Warren Buffett is still making billions for Berkshire Hathaway Inc. (NYSE: BRK-A). The conglomerate just reported operating earnings of $3.074 billion versus $1.78 billion in the second quarter of 2009. There is also a “sale of investment” listed as being $308 million. The Class-A operating earnings per share was listed as $1,866 per share on an adjusted basis. Thomson Reuters had estimates at $1,360.44 EPS on last look, although we would caution on any Buffett ‘consensus’ because the pool of analysts is so small. The figure compares to last year’s figure of $1,147 per share.
The big question was always going to be on the ‘items’ inside all of its investments. That is particularly the case on derivatives. The company disclosed that its losses from derivatives was $1.414 billion. This puts the net attributable earnings to shareholders at $1.968 billion. The net compares to a $3.295 billion figure a year ago, and that difference is because the year ago figure also included $1.532 billion in derivative gains.
The good news that some will takeaway from the derivatives exposure is that the company noted ASU2010-20 adoption is not seen as having a material financial impact and it further noted that financial reform is not expected to have a material impact on its financial results. It noted, “Virtually all major areas of the Reform Act will be subject to regulatory interpretation and implementation rules requiring rule-making that may take several years to complete.” Also noted was, “we do not believe that the provisions of the Reform Act that concern collateral requirements apply to derivatives contracts that were entered into prior to the enactment of the Reform Act, as ours were. As such, although the Reform Act may affect some of our business activities, it is not expected to have a material impact on our consolidated financial results or financial condition.”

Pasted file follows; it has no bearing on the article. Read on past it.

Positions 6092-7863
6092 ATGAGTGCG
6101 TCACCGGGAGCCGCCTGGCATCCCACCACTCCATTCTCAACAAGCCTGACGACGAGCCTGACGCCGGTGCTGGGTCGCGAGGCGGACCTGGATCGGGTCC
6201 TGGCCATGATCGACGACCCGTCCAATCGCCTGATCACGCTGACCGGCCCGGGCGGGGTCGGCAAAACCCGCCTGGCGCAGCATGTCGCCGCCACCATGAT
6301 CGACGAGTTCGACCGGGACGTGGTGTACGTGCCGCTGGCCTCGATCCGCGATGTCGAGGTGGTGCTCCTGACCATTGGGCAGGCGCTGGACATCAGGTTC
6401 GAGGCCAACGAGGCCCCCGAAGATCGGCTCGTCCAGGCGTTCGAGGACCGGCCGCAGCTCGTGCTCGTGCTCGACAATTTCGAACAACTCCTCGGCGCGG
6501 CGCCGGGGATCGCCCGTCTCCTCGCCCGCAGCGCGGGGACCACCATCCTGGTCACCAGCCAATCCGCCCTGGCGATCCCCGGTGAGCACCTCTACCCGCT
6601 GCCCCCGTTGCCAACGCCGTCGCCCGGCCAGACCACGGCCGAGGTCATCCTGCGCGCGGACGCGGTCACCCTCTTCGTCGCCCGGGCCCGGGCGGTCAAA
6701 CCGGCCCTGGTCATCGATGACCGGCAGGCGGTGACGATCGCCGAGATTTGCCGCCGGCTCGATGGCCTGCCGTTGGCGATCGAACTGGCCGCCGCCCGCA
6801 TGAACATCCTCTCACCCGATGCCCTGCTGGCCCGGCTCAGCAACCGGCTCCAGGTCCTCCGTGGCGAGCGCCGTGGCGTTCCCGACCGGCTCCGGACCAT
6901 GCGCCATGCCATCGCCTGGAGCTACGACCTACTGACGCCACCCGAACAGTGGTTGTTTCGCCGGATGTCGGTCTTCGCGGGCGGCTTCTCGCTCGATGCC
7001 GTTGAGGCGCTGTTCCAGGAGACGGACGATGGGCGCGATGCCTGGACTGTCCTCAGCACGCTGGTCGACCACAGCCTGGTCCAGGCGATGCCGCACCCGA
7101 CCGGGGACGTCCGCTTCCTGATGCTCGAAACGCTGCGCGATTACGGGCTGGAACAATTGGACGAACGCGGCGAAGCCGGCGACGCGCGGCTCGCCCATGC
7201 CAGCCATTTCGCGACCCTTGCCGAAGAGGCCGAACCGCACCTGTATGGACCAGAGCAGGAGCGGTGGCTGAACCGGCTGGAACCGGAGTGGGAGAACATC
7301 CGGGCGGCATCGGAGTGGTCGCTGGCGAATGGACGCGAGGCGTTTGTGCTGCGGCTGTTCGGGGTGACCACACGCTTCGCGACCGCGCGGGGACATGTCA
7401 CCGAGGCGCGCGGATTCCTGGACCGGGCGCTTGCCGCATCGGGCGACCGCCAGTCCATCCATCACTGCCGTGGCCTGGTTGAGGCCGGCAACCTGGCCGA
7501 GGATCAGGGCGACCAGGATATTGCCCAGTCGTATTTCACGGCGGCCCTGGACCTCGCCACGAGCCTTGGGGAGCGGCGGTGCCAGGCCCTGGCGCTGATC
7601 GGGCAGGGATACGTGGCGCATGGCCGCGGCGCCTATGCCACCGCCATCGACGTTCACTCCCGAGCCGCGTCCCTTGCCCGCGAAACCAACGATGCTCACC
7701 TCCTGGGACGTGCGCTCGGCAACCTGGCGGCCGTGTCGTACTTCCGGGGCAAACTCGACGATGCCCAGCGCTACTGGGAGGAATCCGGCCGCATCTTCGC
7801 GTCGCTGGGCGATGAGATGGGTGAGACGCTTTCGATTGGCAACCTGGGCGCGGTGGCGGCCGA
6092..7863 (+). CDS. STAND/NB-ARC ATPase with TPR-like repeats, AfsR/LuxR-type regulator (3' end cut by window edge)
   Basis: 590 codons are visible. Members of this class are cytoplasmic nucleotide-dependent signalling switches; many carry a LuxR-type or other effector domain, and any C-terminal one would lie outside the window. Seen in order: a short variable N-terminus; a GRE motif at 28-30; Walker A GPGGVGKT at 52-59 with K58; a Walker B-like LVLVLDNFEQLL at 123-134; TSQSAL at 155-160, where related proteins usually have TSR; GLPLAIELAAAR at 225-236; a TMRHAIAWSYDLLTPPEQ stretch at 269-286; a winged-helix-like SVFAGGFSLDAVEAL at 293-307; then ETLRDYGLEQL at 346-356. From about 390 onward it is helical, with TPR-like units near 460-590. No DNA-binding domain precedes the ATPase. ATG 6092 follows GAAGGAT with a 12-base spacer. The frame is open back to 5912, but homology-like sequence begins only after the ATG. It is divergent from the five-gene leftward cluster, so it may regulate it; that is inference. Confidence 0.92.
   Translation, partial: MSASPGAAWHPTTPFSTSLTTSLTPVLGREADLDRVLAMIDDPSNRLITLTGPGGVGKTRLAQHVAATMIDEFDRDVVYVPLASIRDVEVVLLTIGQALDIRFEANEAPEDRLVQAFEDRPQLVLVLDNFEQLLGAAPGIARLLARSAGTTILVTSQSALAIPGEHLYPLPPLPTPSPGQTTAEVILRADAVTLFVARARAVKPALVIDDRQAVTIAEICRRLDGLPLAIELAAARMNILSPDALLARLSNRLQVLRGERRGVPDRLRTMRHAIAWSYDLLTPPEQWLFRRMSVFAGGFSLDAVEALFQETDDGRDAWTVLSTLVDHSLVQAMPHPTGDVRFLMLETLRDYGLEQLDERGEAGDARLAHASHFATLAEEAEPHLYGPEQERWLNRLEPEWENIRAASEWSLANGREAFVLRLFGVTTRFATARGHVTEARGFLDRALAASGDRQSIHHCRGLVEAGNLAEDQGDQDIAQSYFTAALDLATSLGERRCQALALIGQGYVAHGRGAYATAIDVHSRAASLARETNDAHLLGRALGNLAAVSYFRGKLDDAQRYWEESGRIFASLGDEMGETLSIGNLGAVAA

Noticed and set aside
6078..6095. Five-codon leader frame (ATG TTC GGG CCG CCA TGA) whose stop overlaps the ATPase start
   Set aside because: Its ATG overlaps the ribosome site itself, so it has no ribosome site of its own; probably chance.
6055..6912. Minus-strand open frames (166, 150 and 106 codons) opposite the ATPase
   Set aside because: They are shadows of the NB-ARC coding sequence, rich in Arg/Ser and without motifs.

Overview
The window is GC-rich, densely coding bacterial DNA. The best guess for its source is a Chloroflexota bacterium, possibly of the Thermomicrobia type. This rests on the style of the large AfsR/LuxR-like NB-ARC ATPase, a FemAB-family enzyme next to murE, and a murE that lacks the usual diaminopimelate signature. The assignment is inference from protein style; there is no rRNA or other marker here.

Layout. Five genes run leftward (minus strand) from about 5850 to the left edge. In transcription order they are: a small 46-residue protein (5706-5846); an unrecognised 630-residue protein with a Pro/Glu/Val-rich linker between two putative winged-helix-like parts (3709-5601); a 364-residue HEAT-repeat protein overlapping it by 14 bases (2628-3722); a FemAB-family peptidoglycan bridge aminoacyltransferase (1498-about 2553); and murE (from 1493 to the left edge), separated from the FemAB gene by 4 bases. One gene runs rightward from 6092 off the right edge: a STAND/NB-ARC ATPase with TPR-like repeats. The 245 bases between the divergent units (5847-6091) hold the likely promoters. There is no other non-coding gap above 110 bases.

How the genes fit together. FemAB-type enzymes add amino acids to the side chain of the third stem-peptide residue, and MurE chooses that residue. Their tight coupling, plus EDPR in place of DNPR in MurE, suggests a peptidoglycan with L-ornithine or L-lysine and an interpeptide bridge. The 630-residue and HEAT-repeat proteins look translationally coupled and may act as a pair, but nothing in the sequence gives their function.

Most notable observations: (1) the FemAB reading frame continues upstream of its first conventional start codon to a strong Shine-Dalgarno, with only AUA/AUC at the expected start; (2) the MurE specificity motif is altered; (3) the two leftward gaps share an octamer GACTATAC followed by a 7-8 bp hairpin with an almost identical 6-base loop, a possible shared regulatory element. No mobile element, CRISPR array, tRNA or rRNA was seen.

The net figure after you back out a $671 per share hit against earnings from the derivatives losses comes to earnings of $1,195 per share. Whether you choose to use the ‘net’ or adjusted earnings per share figure against that small consensus estimate of $1,360.44 is up to you. Frankly, we almost disregard the estimates because the group is so small and because Buffett doesn’t reveal much to offer much guidance or clarity ahead of time.
We just noted a week ago how Berkshire Hathaway had been the top performing conglomerate and outperformed the broad stock market in 2010. The equivalent of Class-A shares outstanding at the time is noted as 1,647,175 shares versus 1,551,724 a year ago.
Operational earnings were $462 million in insurance underwriting, $1.088 billion in insurance investment income, earnings from operations in non-insurance businesses was $1.604 billion, and a loss of $80 million from “other” operations. Much of the issue tied to a big operating gain from non-insurance appears to be due to the BNSF operations because non-insurance was ‘only’ $561 million a year ago. Berkshire noted that BNSF added $603 million in the second quarter. NetJets was also noted as turning around.
The Insurance float of net liabilities assumed under insurance contracts at June 30 was $63 billion. On this it noted, “Adjusting for the change related to the life annuity business, float was relatively unchanged as compared to float at year-end.”
The book value as of June 30, 2010 was up 2.6% at $86,661 per Class-A share equivalent. The A-Share closing price on June 30, 2010 was $120,000.00. That is not exactly a low premium. Buffett’s full holdings of public stocks inside Berkshire is available to see as well.
The result just depends upon how you look at Berkshire Hathaway and Buffett. It is easy to say that net income fell sharply because of the derivatives. It can also be argued that operational income grew sharply because of the addition of the rail operations from BNSF.
The A-Shares just closed down 0.65% at $120,600.00 today and the B-Shares were down 0.45% at $80.47.
JON C. OGG